Sometimes there really are very few options when a tree has simply outgrown it’s space, but to fell it and start again.

This is sometimes the case when we’re talking about Cupressus varieties that can grow very large indeed, and often relatively quickly.  We have all heard the stories about the downsides of an unmanaged Leylandii hedge and it was this species in particular which was evoked in the development of laws to deal with high hedges in the 1980s.

Unmanaged is the real issue here: Like all species, Leylandii can be enormoulsy useful in the right space.  But because they are such strong growers, Leylandii need to be regularly trimmed and/or pruned to avoid becoming an overpowering green wall which blocks light and causes claustrophia on the neighbours.

Cyclical pruning of many cupressus varieties is a good idea, not least because they do not grow back if cut beyond the foliage.  In practice this means that if they are trimmed too hard, brown patches will appear**.  There is no remedy for this except to fell the dead sections and replant, but this can obviously be a long job and the look of the hedge suffers in the short term while the new plants catch up with the rest.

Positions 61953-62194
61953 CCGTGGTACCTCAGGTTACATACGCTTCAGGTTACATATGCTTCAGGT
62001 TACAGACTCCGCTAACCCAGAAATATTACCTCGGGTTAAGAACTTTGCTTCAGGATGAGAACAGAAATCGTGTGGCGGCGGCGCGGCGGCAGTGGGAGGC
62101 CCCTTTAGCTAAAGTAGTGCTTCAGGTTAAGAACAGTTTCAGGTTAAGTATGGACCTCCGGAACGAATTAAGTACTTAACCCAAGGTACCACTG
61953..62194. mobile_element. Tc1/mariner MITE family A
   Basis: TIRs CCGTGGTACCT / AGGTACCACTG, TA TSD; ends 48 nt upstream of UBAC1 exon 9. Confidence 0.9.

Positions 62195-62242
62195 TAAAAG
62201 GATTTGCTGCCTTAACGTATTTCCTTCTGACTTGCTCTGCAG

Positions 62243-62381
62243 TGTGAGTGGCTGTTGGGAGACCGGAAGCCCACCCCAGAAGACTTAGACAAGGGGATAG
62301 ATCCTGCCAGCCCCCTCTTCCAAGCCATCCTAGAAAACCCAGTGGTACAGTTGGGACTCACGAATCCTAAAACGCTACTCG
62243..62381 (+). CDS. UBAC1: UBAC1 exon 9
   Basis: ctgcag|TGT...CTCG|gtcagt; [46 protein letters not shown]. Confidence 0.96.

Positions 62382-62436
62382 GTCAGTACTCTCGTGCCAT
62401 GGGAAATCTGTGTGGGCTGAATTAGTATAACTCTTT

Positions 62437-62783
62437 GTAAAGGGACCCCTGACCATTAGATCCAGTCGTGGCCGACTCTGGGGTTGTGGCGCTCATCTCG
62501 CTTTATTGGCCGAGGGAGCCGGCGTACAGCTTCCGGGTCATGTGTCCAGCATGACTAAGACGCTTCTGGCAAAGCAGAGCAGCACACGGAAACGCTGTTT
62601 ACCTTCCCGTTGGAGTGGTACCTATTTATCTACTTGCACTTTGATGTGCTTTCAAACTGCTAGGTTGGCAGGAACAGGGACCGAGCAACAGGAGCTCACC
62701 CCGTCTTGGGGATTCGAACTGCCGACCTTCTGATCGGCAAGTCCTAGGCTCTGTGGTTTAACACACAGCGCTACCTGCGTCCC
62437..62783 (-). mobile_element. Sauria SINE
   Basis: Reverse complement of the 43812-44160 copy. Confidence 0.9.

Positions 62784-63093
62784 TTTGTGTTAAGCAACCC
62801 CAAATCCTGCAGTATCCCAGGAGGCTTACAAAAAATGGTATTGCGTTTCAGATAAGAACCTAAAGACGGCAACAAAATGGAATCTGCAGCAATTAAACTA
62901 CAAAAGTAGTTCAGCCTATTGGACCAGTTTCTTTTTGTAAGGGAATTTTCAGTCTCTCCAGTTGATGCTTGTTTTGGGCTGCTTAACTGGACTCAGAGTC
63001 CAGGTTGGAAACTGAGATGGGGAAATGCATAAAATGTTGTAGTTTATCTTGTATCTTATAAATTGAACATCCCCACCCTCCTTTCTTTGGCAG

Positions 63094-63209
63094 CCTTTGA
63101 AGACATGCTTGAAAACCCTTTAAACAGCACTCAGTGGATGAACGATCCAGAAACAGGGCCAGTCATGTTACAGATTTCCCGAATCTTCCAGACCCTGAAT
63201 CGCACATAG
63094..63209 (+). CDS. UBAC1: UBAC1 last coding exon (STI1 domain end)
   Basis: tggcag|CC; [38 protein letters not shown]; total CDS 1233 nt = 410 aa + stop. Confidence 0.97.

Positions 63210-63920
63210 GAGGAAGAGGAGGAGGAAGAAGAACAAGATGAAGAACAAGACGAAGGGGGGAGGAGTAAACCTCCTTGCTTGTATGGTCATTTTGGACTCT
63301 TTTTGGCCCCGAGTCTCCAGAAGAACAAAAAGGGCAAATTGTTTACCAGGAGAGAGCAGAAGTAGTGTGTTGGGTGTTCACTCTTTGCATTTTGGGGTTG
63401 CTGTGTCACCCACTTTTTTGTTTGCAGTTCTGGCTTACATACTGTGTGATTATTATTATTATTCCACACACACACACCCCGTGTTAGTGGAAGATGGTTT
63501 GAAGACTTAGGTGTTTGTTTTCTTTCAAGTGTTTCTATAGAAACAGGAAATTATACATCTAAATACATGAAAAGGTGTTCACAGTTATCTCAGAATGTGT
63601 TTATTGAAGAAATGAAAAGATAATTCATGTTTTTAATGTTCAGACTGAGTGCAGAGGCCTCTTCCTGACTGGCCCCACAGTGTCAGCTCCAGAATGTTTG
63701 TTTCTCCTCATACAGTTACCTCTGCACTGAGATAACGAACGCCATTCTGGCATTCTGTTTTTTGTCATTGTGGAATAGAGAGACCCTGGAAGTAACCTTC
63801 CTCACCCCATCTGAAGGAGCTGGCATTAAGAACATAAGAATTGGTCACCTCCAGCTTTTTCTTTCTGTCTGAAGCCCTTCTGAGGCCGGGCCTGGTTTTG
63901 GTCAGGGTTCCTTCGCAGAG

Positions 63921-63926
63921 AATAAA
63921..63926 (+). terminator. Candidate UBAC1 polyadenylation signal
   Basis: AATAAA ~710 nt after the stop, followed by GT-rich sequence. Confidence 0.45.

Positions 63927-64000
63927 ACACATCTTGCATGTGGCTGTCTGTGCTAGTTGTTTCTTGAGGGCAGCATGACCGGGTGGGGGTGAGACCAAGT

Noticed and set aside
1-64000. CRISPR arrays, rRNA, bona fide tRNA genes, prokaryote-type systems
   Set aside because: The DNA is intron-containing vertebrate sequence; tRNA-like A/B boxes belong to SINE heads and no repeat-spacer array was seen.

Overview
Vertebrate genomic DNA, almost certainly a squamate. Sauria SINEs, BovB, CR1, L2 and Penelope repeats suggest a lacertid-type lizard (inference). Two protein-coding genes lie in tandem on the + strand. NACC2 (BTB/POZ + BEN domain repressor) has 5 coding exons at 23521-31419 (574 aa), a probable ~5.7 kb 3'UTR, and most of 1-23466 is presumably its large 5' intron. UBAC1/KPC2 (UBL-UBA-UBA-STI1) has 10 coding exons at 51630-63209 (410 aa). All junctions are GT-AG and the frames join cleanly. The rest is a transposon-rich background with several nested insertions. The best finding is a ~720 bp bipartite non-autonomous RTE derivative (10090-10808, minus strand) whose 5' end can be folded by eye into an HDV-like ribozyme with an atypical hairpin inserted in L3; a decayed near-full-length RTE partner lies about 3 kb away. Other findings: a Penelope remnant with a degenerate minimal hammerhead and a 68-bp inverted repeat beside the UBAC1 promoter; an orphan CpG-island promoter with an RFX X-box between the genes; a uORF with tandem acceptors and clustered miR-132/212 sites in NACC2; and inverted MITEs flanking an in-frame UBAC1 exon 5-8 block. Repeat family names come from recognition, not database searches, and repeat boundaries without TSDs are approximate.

In this garden, the trees had been left unpruned for many years.  The householder wanted light and a sense of spaciousness in the garden that the trees prevented, so the only way was down.  It was a testatment to the skills of the team that they felled cleanly and safely in such a tight space. 

** There are a number of potential reasons for brown patches in Cupressus varieties beyond simple over-pruning, including insect infestation, fungal infection and toxicity such as salt poisoning.  

For advice and a free quote for work to your trees and hedges, or suggestions for the right species for your garden space, call Andrew on 01256 817369, 07771 883061 or email him  For more stories and information about our day-to-day work visit us on Twitter @PrimaryTreeSurg